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Once an employer decides to integrate pre-employment testing into the hiring process, how can he or she get the most out of it? The following best practices and tactical strategies will allow employers to streamline the recruiting process and make smarter hiring decisions with greater efficiency. We will address such frequently asked questions as:
Test selection is the first and probably most important step in implementing a pre-employment testing program because it is critical that organizations use tests that measure job-related abilities and skills. The key to ensuring any selection procedure is valid and effective is the so-called rule of "job-relatedness," and tests are no exception: pre-hire tests must measure skills, abilities, and traits that are relevant to the job in question. Inappropriate test selection will result in an ineffective selection methodology, and can also result in a testing program that is not legally compliant. This is why a common best practice in employment testing is to conduct a Job Requirements Analysis for a position before using tests to screen candidates. Once a company has created a job profile by describing the skills, work activities, and abilities that are associated with a given position, it is much easier to determine which tests will be the most relevant. Investigate what types of tests make the most sense for specific types of positions here.
Certain types of tests that measure general capabilities—such as critical thinking, problem-solving, and learning ability – are likely to be "job-relevant" for many different positions because they test traits that are valuable for nearly every job type. Other tests designed specifically for certain positions, such as a sales personality test — should never be used for positions for which they were not specifically designed.
Finally, since most organizations hire for a variety of positions with widely varying job requirements, it is generally advisable to choose different testing protocols for each position. There will often be common elements to the test batteries for many positions—for example it may be appropriate to use a general aptitude test for many different positions, as explained above—but in general, the best way to ensure adherence to the rule of job-relatedness is to make test selection decisions on a position-by-position basis.
Once an organization has chosen which tests to use for a given position, it will need to decide at what stage of the hiring process to test applicants. There may be many factors that go into this decision, but it is generally recommended to test applicants as early as possible. Using tests early in the hiring process is an efficient and reliable way to gather objective data on candidates before deciding which candidates should move on to the next step in the process. Requiring applicants to take tests through a link included in a job board posting, for example, will help employers filter through large applicant pools, and ensure that everyone who is moving through the hiring funnel meets the basic standards for the job. This helps streamline the hiring process, saving a great deal of time that would have been spent reading resumes from unqualified applicants.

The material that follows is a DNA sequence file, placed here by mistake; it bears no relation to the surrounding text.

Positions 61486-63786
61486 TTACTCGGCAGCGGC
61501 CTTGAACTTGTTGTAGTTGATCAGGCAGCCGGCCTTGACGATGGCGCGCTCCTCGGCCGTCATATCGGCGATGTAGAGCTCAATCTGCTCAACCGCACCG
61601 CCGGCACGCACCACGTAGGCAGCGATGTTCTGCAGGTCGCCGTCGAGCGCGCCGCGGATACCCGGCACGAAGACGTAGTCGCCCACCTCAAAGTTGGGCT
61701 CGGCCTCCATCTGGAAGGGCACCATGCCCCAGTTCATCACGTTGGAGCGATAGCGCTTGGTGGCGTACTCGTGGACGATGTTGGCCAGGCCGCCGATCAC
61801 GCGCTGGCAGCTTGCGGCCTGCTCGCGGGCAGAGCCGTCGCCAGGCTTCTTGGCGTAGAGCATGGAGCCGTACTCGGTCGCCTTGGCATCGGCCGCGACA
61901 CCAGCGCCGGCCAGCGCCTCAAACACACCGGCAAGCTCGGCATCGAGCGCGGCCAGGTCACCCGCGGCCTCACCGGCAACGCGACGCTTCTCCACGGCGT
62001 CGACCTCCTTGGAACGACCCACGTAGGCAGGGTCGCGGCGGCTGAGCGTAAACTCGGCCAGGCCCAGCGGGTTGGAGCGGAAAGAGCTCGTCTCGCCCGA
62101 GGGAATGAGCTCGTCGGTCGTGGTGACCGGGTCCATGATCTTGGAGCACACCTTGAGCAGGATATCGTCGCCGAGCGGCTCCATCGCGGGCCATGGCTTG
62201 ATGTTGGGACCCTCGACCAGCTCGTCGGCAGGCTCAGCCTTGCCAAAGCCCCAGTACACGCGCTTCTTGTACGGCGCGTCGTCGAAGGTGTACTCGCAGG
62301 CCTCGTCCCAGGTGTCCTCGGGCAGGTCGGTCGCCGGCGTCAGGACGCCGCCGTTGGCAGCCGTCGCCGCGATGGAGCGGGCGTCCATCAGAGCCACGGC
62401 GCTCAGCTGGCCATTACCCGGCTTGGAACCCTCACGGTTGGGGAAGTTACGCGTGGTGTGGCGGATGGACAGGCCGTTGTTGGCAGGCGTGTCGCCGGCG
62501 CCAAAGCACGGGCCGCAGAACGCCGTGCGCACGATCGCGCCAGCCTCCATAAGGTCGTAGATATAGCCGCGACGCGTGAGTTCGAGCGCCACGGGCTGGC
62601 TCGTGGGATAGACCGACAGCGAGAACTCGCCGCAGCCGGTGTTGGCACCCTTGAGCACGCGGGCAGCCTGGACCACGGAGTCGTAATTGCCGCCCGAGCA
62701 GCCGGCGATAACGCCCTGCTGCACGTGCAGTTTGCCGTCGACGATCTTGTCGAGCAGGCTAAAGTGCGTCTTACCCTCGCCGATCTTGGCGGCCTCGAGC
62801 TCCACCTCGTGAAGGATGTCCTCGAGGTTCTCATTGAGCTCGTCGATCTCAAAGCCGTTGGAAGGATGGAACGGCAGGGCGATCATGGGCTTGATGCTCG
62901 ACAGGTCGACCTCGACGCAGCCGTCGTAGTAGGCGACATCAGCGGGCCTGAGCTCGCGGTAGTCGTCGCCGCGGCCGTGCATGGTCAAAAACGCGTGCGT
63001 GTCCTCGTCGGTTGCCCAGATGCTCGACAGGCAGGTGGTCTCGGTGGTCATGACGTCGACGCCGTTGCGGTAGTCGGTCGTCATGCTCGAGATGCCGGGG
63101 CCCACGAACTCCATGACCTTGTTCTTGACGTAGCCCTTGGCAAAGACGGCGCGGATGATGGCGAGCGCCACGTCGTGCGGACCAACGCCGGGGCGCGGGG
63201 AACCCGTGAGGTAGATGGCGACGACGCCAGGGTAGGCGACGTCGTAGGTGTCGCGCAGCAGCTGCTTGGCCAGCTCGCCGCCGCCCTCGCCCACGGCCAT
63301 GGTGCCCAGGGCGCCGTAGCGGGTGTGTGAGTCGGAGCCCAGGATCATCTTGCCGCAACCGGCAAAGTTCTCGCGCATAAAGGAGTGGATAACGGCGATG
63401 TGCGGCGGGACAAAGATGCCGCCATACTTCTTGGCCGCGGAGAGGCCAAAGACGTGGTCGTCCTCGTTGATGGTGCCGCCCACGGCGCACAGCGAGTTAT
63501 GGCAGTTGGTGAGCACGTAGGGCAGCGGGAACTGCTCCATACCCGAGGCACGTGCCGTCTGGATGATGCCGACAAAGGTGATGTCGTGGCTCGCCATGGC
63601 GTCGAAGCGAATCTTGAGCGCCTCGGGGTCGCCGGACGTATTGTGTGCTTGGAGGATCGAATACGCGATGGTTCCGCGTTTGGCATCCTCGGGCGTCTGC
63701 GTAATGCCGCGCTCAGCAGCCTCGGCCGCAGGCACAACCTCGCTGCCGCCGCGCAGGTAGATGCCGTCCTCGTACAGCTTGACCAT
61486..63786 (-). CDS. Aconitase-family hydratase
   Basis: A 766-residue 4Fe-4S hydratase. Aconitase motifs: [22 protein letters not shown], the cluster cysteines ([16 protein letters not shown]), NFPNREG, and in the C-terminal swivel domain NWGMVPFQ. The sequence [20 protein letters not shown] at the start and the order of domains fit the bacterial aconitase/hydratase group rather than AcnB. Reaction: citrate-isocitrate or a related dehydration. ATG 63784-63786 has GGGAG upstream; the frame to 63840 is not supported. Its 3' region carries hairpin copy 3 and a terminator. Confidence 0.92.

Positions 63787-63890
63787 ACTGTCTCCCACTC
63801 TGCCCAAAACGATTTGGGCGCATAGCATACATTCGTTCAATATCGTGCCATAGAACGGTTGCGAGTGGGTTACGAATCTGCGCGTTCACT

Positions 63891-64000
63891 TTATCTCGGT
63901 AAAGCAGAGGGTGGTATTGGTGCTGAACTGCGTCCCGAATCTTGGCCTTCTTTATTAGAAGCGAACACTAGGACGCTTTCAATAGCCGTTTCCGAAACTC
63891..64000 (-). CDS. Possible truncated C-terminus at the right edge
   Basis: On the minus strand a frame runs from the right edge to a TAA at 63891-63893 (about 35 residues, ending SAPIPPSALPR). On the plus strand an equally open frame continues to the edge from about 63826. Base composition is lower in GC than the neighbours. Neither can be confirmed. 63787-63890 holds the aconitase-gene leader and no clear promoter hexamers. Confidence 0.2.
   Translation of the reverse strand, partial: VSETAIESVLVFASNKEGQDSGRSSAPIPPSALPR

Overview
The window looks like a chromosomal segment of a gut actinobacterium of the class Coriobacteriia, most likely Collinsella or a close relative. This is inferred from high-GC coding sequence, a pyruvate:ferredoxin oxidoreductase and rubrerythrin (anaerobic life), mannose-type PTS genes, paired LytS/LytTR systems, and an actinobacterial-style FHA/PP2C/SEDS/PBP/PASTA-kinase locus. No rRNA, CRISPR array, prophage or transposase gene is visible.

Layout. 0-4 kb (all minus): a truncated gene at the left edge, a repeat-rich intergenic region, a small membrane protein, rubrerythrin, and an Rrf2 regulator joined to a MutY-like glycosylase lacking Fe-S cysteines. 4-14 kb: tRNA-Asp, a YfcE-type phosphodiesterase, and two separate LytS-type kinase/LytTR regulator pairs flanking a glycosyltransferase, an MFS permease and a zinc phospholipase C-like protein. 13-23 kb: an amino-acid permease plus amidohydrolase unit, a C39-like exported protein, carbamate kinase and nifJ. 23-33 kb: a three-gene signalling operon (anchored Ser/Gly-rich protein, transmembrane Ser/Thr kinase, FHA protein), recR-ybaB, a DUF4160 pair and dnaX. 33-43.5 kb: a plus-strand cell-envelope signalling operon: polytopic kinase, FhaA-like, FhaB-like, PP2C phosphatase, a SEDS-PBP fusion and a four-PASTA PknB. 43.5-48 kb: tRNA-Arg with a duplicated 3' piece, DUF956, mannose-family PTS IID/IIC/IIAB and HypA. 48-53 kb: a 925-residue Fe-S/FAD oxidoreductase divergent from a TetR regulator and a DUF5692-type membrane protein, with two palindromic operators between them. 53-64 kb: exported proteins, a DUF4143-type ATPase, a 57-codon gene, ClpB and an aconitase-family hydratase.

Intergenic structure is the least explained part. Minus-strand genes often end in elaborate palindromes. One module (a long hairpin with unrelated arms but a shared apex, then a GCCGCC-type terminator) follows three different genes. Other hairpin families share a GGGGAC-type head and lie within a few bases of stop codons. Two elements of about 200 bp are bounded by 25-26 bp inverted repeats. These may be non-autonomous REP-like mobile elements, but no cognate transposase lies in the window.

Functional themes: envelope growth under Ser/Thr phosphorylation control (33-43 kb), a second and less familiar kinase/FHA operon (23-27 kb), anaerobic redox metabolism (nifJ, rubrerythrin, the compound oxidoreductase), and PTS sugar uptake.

Administering tests at the beginning of the hiring process often means that candidates will take these pre-employment assessments remotely. However, many companies have initial reservations about remote testing. How can an organization be sure that the candidate is the one who is actually taking the tests? With unproctored testing, it's difficult to be sure someone isn't getting outside help. That's why Criteria Corp recommends that for aptitude and skills tests, employers confirm the offsite results by administering different versions of the tests in person to applicants who passed the initial screening. To get the most out of onsite testing, one useful strategy is to tell candidates ahead of time that they will be retested on site – that way, they know they'll be wasting their time if they don't take the remote tests honestly.
In general, remote testing is increasingly becoming the norm because the benefits of upfront testing far outweigh the negatives. One reason is that cheating may actually be less common than expected. Criteria Corp conducted a study with one of its largest customers who administers aptitude tests remotely at the front end of their hiring process, and then retests a select number of candidates later onsite. When comparing the candidates' remote test scores with their onsite test scores, the percentage of people who didn't take the test honestly offsite (i.e., without outside help) was actually quite small, much less than 2% of the applicant pool. This may be because the company explicitly describes its retesting policy when they send candidates the invitation to take the test. Being explicit about retesting eliminates the incentive to cheat, because applicants will only be wasting their own time if they take the test dishonestly.
A second reason some companies hesitate to use tests early in their hiring process is cost. When companies link to a test from a job posting, they will likely get a huge number of applicants taking the tests. If a testing service requires companies to pay per test, costs will mount quickly. Therefore, if an organization does decide to administer tests remotely, it is best to choose a provider that has a flat rate, unlimited use pricing model.